At Christmas time we should worry about money, right? Some insist I need to worry about money. But I don’t. Instead, I fret about body weight, health, and thugs. All the Christmas cheer! But we all tend to worry, don’t we?
For one, do you worry about dying? I worry my cell phone is killing me. A crack in its surface surely leaks radiation. My finger joints ache and I’ve been getting headaches in one spot on my head.
Aneurisms run in my family. Papa’s dad died of a brain tumor when Papa was a boy. So, Papa had to fend for his family of twelve brothers and sisters. To this day, Papa fends for everyone. Just what he needs: a daughter with an aneurism.
So, yesterday, I thought, “I’ll cure these brain pains and finger aches.” Yes, I’d research cell phones and cancer prevention. I’d even toy with making a documentary—filming my quest to reverse brain cancer and rheumatoid arthritis.
The cure? I could write out “how likely (0 – 100%) is it that this will actually happen” (Leaby, location 2038, 34%). In other words, I could look up statistics on brain cancer for women my age. Better yet, if I replace my broken phone, my risk of brain cancer could drop further. So, I’ll peek in my stocking to see if Santa left extra cash.
As for another worry, do you fear strangers? I feel terror over thoughts of thugs. At a former job, I had nightmares most every night. Sometimes several nightmares. In my night terrors, I’d be chased until I’d find myself lost.
In real life, when I’d walk the dog, I’d scout homes with hypervigilance. Which houses had lights on? Which houses could I flee to? Whenever I spotted a male, I’d race home with the confused dog bolting alongside me. And both the dog and I wound up with panic attacks.
If left alone in the house overnight, I’d worry about break-ins and killers. I’d worry so much that I’d call the police. A squadron would show up at the door while the dog barked madly. In fact, the only time the dog ever barked was when the police squad arrived.
The cure? Figure out “how many times you have been wrong about your worries in the past” (Leaby, location 2038, 34%). Then look for patterns. Once, a thug tried to accost me, which sparked my fears in the first place. But I’ve never been robbed, raped, or pillaged during my walks. And if someone tried, the dog does bite, despite his red knit winter shawl.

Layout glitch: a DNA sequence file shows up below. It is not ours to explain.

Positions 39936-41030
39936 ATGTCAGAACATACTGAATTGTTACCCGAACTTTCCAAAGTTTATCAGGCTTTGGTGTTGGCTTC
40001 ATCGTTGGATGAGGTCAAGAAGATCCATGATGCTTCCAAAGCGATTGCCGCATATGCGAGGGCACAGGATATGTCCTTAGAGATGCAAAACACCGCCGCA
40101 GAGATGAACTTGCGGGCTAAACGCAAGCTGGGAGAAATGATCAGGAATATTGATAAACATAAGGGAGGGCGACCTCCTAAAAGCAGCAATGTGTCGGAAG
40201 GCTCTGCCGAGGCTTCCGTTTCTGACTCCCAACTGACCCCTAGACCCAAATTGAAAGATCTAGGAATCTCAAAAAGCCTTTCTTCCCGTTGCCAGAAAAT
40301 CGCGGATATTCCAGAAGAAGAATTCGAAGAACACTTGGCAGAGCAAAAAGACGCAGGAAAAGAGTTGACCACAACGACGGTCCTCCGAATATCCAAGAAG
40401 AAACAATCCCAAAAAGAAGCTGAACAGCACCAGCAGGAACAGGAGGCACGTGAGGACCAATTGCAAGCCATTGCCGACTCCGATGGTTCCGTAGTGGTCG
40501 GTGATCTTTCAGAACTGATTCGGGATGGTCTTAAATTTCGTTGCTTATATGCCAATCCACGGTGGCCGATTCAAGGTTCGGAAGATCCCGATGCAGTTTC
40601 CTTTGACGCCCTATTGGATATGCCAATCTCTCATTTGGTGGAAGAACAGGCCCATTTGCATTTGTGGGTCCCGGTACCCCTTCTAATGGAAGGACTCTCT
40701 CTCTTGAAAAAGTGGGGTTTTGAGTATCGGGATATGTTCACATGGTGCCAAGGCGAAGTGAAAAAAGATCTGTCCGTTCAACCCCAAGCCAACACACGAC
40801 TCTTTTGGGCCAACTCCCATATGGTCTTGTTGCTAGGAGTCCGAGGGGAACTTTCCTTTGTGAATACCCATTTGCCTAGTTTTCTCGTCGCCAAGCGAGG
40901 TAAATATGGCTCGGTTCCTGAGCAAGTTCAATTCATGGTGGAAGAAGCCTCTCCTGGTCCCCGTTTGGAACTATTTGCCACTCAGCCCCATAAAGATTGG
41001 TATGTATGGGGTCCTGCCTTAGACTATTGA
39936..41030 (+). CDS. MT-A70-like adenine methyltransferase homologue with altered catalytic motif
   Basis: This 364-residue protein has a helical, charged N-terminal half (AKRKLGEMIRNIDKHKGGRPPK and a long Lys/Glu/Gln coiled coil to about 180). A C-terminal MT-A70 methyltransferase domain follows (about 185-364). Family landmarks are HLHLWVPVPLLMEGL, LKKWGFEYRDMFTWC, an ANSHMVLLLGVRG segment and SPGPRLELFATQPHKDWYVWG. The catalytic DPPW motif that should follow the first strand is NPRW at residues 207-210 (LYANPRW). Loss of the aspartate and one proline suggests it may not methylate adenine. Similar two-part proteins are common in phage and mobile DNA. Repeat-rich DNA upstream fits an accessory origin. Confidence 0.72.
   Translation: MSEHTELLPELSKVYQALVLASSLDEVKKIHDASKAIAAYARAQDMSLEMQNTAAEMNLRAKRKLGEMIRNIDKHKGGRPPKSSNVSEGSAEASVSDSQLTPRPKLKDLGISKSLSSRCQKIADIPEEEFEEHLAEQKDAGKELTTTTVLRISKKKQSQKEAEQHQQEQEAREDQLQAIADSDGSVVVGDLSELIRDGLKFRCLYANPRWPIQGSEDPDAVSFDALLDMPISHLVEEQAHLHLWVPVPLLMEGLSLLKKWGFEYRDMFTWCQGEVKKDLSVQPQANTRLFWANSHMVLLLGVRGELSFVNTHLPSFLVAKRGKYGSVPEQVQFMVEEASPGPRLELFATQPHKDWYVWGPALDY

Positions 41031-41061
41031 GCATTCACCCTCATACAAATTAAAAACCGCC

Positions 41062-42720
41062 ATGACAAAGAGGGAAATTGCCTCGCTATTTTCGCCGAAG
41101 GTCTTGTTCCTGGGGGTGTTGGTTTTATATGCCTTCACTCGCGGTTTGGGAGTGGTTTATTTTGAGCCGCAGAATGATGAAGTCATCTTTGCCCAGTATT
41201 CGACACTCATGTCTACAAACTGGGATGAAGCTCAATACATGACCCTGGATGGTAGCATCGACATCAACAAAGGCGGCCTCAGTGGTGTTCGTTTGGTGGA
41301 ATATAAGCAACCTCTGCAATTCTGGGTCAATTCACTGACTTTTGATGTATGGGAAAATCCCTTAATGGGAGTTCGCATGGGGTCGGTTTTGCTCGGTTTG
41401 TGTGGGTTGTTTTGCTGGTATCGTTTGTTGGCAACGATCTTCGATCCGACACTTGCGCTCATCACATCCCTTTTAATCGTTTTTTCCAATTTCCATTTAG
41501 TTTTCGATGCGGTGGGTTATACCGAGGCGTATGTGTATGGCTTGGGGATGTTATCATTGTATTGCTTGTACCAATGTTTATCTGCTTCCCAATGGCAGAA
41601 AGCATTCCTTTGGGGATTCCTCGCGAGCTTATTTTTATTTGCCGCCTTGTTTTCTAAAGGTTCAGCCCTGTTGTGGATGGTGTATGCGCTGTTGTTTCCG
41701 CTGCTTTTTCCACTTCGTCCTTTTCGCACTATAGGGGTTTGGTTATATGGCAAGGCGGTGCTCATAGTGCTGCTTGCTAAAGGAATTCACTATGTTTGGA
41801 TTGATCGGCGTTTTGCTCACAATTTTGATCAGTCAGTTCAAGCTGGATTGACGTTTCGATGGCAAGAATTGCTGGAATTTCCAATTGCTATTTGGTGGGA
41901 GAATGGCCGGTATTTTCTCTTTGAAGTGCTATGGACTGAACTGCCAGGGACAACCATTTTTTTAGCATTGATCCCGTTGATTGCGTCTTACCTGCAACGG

As for another worry, do you fret over fattening up? I’ve gained weight. Now, I weigh 124.6 pounds with my runners on. But I cling to memories from my youth of mum plumping me up to 180 pounds. So, I worry.
Almost daily, I ask my boyfriend if my stomach looks big or if I’ve gained weight. He doesn’t care what weight I’m at. He loves me whether I’m chunky or thin. When he says I look too skinny, I feel reassured—for the next hour. But soon after, I ask him again.
I even started watching YouTube documentaries on weight loss. So now, when I open my YouTube app, documentaries on obesity pop up. Image after image of weeping overweight people. At 124.6 pounds, I’ve somehow joined the club.
The cure? “Don’t turn worries into catastrophes. Is what you’re worrying about the end of the world or merely an inconvenience?” (Leaby,location 2038, 34%). Well, it’s Christmas. I plan to binge eat 2000 calories in chocolate like last year. And when I had dipped to 113 pounds a year ago, I looked more alarming than alluring. Now, weight-lifting makes the extra pounds look solid, not pudgy.
But you won’t catch me worrying about money! After all, “millions of people survive bankruptcy—in fact, bankruptcy is often a fresh start on life, freeing people of the burden of debt and allowing them to keep all future earnings” (location 1983, 34%). Bankruptcy makes for the perfect Christmas gift, perhaps the one for your mother-in-law.